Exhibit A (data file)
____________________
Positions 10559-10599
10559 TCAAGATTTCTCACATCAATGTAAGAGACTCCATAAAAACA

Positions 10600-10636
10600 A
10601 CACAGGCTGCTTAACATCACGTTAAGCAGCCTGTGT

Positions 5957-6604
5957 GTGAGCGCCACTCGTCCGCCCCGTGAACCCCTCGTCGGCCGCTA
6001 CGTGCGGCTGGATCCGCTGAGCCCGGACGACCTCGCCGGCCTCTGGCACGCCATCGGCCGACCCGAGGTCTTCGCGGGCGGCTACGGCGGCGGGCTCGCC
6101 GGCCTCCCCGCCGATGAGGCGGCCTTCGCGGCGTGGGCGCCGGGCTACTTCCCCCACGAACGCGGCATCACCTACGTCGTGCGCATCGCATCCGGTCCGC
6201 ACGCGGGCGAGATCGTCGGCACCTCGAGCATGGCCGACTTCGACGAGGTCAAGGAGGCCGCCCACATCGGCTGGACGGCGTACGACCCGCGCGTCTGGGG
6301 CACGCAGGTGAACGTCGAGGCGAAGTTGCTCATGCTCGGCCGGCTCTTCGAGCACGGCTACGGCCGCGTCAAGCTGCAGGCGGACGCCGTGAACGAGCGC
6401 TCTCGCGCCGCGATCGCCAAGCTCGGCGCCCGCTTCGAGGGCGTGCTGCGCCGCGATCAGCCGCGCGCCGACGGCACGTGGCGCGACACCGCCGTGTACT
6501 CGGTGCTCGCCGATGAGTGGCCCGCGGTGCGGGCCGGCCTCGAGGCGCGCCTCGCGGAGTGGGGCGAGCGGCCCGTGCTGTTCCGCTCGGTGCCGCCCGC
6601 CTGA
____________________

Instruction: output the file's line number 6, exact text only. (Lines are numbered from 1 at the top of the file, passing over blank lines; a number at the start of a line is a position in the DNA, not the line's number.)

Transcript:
Positions 5957-6604